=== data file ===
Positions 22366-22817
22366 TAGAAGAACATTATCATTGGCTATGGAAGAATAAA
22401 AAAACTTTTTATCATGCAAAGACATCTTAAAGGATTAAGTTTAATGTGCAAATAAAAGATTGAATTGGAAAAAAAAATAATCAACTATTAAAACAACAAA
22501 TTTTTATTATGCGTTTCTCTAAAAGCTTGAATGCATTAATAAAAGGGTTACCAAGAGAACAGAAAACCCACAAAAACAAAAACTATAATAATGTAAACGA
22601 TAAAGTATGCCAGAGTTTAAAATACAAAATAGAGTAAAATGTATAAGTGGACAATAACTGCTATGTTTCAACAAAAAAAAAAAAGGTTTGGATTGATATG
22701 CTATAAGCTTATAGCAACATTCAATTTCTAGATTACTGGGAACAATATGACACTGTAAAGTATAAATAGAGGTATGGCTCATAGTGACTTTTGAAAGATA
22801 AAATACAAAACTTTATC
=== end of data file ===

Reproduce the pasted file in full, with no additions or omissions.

Positions 22366-22817
22366 TAGAAGAACATTATCATTGGCTATGGAAGAATAAA
22401 AAAACTTTTTATCATGCAAAGACATCTTAAAGGATTAAGTTTAATGTGCAAATAAAAGATTGAATTGGAAAAAAAAATAATCAACTATTAAAACAACAAA
22501 TTTTTATTATGCGTTTCTCTAAAAGCTTGAATGCATTAATAAAAGGGTTACCAAGAGAACAGAAAACCCACAAAAACAAAAACTATAATAATGTAAACGA
22601 TAAAGTATGCCAGAGTTTAAAATACAAAATAGAGTAAAATGTATAAGTGGACAATAACTGCTATGTTTCAACAAAAAAAAAAAAGGTTTGGATTGATATG
22701 CTATAAGCTTATAGCAACATTCAATTTCTAGATTACTGGGAACAATATGACACTGTAAAGTATAAATAGAGGTATGGCTCATAGTGACTTTTGAAAGATA
22801 AAATACAAAACTTTATC